An alternative for peace of mind is, of course, to produce your own ‘black gold’. Feed your compost pile or bin with kitchen waste, vegetable cuttings, leaves, garden waste etc, making sure to have a healthy balance of ‘green’ and ‘brown’ materials. When broken down the result will be a rich, crumbly organic material that will nourish your soil and plants, improve soil structure and enrich your garden health in the long-run.
Another way of improving or amending the soil organically is with ‘green manure’ or cover crops. These are grown primarily to improve the soil rather than to be harvested and eaten. They do this by fixing nitrogen, preventing soil erosion and suppressing the growth of weeds. They can then be cut and fed to the soil in other areas of the garden or used as a nutrient-rich surface mulch. Examples of cover crops include buckwheat, clover, rye, alfalfa, chickpeas or daikon radishes. Because many green manure crops can happily grow in winter, they’re commonly grown during ‘dormant’ periods in the garden, which should keep you occupied and keep the gardening buzz going even when the days have gotten shorter.
From the vegan perspective, ‘mulching’ organic matter is preferable to digging it into the soil, as it means you’re not disrupting or potentially killing worms or small insects that call the soil their home.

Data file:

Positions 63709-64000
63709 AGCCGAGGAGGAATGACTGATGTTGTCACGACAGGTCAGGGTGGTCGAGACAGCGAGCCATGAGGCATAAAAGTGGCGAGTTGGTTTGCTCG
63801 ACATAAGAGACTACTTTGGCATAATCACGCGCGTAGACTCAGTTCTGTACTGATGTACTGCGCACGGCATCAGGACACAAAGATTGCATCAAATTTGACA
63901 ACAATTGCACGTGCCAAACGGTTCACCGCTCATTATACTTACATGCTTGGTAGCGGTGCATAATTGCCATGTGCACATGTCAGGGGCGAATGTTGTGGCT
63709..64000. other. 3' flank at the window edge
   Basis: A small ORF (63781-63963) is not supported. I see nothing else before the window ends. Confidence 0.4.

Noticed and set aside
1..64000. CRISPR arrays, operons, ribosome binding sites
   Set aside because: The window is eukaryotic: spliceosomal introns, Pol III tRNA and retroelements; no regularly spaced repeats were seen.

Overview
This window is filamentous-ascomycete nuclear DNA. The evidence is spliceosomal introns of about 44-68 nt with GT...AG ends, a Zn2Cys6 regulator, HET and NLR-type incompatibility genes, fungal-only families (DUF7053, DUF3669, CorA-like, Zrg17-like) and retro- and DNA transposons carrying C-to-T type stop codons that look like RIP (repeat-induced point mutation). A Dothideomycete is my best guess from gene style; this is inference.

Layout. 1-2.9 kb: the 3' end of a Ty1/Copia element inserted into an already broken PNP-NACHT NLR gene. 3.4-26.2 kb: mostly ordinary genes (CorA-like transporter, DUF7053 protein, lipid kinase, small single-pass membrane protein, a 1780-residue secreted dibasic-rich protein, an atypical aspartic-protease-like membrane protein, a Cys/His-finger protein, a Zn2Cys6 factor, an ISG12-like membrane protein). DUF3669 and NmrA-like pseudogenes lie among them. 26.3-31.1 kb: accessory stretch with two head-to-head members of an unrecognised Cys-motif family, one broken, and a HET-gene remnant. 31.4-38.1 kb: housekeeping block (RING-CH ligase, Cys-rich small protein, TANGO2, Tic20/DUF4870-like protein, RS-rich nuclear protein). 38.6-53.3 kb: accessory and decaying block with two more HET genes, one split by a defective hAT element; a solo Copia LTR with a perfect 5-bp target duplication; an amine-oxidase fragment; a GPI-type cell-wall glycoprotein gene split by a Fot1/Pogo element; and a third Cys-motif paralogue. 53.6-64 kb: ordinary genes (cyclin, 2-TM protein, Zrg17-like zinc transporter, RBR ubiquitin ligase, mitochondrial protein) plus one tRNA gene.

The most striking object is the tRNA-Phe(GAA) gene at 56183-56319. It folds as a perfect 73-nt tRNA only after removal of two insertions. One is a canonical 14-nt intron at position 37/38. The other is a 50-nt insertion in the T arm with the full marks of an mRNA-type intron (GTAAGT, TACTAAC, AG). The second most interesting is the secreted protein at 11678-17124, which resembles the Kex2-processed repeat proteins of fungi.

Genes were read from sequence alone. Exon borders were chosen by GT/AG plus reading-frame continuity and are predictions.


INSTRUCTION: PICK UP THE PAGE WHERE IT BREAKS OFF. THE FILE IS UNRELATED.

We’ve previously spoken at length on the blog about avoiding the use of plant fertilisers as much as possible. They have disadvantages as well as advantages; for example harmful fertiliser run-off can be an issue. Feeding your soil with well-balanced compost should lead to a healthy, nutritious and well-structured soil in the long-term, to the point where you won’t need to use fertilising products (aka ‘feed your soil, not your plants’). However, despite the best of intentions it can sometimes be necessary to give your crops a short-term boost.
Here is where the organic gardener can reach for more natural alternatives to chemical fertilisers, such as plant feeds containing fish, blood and bone meal. Because these feeds contain animal byproducts, the vegan gardener will need another alternative. Similarly, manure - an often-recommended addition to the organic garden - is very often sourced from farms where livestock are kept, which is something a vegan will want to avoid (as in a sense it could be seen as supporting or encouraging factory farming, even if the farmer has given it to them for free). Animal manure can also sometimes be contaminated by wool, feathers etc. On the flip-side, someone who is vegan for predominantly environmental reasons might decide that the manure is better off being used rather than disposed of and left to emit methane, or potentially contaminating rivers and waterways.
Vegan-friendly alternatives include: